Alan Grayson: No to ‘Fast Track,’ No to Trade Treachery 1


Alan Grayson explains the trade issue in the video, No to ‘Fast Track,’ No to Trade Treachery, that he has put on YouTube.

Grayson really sells the explanation of the problem.

The article on Hullabaloo, Grayson Launches New Trade Offensive, provides a commentary and a quote about something that caught my attention, and not necessarily in a good way.

Note the pivot, at 7:01, to his counter-proposal. It’s a fascinating, workable idea.
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Warren Buffett, the greatest investor of our lifetime, has offered a plan for liberating us from the trade deficit. He would require importers to obtain certificates for the goods and services they sell us. The charges for those certificates could be used to increase Social Security and Medicare benefits, rebuild our roads and schools, and cut our taxes.

I support that plan, and I will be offering legislation to implement it. It is the light at the end of the tunnel for our economy.

Here is where I really started to get the feeling of the presentation going into demagoguery. This moment went by so fast in the video, that I could hardly think very deeply about the proposal. I am happy that there is the transcript to read at our leisure and think about carefully.

As I think about it, I see that there are attractive features to the proposal, but the consequences of any legislation based on this proposal are not easy to predict. Especially when we have not even seen the legislation.

Let me list a number of consequences that are easily foreseen.

  1. The cost of imported goods will rise to cover the cost of the certificates.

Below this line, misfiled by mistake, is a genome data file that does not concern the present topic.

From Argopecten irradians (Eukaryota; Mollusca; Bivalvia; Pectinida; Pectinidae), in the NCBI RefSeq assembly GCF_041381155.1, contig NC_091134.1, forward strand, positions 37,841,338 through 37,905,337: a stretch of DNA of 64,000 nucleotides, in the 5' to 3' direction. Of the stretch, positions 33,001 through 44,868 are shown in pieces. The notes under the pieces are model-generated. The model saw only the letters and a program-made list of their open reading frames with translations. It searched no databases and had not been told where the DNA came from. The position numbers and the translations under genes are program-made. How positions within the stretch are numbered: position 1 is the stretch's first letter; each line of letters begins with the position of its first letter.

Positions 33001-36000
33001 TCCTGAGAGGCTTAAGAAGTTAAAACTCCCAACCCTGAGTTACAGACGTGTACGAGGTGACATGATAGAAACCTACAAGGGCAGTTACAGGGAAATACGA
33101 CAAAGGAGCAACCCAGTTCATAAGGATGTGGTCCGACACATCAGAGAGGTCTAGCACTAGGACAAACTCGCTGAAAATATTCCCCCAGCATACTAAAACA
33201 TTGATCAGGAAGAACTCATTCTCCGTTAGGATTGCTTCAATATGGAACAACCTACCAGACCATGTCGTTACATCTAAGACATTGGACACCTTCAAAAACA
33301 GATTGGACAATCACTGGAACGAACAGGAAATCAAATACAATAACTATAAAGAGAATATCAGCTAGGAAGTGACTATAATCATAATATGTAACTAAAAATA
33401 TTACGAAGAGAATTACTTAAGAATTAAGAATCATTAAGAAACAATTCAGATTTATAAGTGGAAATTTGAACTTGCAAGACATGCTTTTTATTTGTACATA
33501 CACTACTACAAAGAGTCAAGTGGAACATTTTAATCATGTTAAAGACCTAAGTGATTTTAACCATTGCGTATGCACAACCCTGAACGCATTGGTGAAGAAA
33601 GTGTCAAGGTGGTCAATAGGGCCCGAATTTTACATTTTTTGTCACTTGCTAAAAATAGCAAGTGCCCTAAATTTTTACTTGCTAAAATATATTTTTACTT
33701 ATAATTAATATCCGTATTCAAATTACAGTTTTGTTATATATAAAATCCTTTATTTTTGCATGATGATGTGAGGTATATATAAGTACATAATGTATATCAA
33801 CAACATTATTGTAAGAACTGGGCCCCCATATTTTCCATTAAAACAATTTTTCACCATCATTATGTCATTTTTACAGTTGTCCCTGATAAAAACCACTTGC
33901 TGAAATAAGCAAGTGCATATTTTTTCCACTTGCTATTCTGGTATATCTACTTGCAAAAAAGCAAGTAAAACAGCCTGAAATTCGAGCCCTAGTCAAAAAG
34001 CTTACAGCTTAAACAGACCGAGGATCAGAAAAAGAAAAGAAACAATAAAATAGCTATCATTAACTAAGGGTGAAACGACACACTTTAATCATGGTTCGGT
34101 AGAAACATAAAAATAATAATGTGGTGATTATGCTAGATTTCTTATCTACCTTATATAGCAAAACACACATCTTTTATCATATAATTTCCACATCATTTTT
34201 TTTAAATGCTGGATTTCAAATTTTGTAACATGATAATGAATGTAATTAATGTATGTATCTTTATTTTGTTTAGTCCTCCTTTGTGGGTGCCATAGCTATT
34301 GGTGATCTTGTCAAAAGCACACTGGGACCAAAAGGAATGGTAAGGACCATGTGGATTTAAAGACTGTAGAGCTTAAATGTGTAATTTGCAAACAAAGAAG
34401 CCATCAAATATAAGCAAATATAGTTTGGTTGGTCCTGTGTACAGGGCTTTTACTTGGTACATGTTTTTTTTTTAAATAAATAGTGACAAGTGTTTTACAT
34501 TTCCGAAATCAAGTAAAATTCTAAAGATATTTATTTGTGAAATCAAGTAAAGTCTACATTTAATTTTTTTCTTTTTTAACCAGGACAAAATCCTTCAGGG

2. The level of imports will decrease.
  3. Prices for what we do buy will rise because the cost of imported goods will rise, and because the cost of American made replacements for those goods will be higher.
  4. The goods being made in America to replace the imports will mean higher wages and additional jobs for residents here.

What we don’t know, and cannot predict is the net result from these changes as far as who will benefit and who will lose.  The ultimate question is whether or not the net benefit will be positive for the USA and for the rest of the world. Even that ultimate question is not that simple.  It will take years for this country and the rest of the world to digest these massive changes.  The trajectory of benefits will have upswings and downswings which will be painful on the downswings and perhaps feel good on the upswings.  We don’t know for sure whether the long term trend,  if we keep these new policies in place, will be up or down.

See my previous post Constructing Models of the Economy to get some idea of why there is so much uncertainty in making sudden large shifts in the rules.  That post tries to make it easier for you to picture that there are large number of very large forces that are in some kind of balance at any moment in history.  The economy can be quite sensitive to small changes in the balances, let alone large  changes in the balances.

I am not saying we should not make any changes because we will never be able to accurately predict the consequences.  I am saying that when we make changes, there is very little likelihood that they will turn out exactly as we had hoped.  We need to make plans that anticipate that we will have to be constantly measuring the impact of what we have done and be prepared to make corrections.